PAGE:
A Healthy Soul Dwells Within…

The reason for the patient going back alone is confirming that you’re safe, first and foremost. As well as answering any personal questions that whoever you’re with might not know yet, if you’re not ready to tell them. Aside from things that I am sworn to not tell, I am an open book to Nikki–so no worries there. We’ll go ahead and call the lady we were speaking with ‘M’ for the sake of brevity.

M handed us a copy (from 2016 dang!) of their informed consent paperwork as well as a copy of the chart on the general reported effects of HRT for many people. A lot of things I’ve seen from others weren’t listed, but as old as these sheets are and as limited as trans health research is I’m not surprised. M needed to go over with us the usual effects as well as my medical history. She noted that someone like me, young (…really?) and healthy, with limited to no genetic issues in my family history that she’d be surprised if we ended up having any issues in the medical follow-up.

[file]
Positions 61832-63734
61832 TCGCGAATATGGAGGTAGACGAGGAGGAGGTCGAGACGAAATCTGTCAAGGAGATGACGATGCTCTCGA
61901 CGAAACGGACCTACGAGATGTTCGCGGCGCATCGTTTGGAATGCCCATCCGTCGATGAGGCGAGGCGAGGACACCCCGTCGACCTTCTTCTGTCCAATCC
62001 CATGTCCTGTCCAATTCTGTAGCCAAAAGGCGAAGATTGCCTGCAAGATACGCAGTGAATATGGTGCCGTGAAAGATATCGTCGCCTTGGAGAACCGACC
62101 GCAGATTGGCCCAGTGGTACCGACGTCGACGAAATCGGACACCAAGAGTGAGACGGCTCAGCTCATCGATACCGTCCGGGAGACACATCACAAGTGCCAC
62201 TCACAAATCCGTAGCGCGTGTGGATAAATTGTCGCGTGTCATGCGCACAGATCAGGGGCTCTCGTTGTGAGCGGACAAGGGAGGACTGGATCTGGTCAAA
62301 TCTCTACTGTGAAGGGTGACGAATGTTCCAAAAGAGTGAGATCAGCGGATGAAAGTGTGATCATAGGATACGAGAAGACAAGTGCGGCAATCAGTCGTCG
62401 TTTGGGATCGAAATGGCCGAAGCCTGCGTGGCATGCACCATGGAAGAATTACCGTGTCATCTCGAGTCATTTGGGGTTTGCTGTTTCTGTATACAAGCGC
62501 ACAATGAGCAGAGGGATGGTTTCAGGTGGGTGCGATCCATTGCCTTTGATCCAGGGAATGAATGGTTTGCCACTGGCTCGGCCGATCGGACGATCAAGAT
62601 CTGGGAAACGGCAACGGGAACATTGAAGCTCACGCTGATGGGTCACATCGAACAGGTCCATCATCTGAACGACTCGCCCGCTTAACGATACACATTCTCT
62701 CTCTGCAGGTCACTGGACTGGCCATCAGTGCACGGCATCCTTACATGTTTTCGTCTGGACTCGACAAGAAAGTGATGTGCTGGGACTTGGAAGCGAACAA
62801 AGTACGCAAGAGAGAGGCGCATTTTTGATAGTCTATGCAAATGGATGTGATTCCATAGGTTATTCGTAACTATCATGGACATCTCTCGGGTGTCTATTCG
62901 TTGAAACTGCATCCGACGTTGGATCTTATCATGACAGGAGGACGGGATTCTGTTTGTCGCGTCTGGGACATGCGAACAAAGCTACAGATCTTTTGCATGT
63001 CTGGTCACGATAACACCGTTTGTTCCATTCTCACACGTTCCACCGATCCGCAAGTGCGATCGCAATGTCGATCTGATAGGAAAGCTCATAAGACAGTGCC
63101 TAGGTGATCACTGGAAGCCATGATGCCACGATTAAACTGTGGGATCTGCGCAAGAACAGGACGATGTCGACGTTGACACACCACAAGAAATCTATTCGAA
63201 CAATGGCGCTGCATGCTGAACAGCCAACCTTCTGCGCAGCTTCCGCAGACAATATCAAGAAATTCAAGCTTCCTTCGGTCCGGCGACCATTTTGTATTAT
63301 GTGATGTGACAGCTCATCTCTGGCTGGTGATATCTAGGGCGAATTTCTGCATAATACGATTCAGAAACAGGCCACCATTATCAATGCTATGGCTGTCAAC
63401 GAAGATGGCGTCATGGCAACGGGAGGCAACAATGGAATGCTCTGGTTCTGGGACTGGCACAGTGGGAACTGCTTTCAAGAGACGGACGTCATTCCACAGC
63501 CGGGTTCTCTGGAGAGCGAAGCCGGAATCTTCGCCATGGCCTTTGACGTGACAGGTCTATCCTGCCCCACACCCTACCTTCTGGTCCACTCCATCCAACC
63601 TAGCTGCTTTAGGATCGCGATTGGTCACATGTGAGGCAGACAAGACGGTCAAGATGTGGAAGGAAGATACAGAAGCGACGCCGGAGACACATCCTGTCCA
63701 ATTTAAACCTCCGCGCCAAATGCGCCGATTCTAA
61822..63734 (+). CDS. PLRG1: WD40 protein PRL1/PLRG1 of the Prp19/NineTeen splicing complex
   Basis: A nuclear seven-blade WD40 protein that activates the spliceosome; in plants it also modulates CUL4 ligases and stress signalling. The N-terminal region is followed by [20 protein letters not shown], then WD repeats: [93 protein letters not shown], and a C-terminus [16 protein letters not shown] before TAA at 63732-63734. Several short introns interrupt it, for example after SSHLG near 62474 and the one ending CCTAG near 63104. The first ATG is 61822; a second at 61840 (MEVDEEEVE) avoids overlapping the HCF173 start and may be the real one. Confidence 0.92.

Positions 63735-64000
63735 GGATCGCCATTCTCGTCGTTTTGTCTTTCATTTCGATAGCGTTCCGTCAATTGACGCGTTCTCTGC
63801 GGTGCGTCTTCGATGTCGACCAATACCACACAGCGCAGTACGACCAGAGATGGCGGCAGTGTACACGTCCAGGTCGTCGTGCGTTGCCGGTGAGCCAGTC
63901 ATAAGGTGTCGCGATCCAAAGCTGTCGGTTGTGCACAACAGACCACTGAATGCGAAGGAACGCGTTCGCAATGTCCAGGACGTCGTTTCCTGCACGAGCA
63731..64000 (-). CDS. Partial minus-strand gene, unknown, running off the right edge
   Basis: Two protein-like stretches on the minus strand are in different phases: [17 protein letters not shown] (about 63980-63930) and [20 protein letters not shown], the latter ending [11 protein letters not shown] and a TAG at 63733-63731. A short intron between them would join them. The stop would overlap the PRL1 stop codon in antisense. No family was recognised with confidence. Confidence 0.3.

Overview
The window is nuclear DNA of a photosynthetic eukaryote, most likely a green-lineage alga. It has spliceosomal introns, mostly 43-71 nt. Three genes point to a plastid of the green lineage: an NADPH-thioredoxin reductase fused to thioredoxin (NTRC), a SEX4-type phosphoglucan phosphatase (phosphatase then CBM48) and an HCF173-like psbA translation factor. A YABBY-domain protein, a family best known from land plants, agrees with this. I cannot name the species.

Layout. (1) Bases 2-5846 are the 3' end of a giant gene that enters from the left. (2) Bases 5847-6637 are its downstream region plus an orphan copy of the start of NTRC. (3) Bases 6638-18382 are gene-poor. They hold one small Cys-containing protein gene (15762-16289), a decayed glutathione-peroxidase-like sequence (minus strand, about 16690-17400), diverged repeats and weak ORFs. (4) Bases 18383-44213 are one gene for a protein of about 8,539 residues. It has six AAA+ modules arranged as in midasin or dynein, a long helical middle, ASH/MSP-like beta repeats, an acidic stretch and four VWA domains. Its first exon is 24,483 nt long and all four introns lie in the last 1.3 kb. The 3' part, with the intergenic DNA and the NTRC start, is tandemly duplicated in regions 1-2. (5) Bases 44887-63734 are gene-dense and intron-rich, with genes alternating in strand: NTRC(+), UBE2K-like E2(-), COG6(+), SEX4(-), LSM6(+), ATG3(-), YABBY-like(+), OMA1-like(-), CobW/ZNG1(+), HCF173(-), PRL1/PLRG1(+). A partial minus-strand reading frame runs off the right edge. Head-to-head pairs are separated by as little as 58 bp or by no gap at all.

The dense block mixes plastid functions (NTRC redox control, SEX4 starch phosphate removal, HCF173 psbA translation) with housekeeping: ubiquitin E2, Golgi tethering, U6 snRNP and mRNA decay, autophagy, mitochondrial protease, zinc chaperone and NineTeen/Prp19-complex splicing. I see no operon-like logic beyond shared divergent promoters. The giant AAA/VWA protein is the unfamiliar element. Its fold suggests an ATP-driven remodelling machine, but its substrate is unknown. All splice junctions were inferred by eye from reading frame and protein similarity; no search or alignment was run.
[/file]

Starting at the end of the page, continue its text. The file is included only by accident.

Estradiol and spironolactone work together pretty well. The side-effects are mostly countered by each other, along with ensuring that you have good health as a patient. M noted to watch out for any dizziness or any other strange occurrences beyond about twenty-four hours. As well as to generally keep them informed of what I’m doing with my choices in the medical transition process. Another thing she covered was fertility, with Nikki there with me. We definitely don’t plan on having kids for the time being, but you never know what the future holds. Depending on what happens down the road too, we agreed that adoption is also something to strongly consider.

Support Roles are Important Too

M asked about my support system. I told her about Nikki there, and my Mom. That we’re out to nearly all of our offline friends. And of course, about all of you. When telling her about my Dad, she said that the parental bond is strong… and sometimes losing that can be hard. Though sometimes people surprise us, too! People we think will be awesome about it aren’t. And people who couldn’t possibly by supportive are right there by our side. So it’s important to have a strong network in case anyone isn’t so great.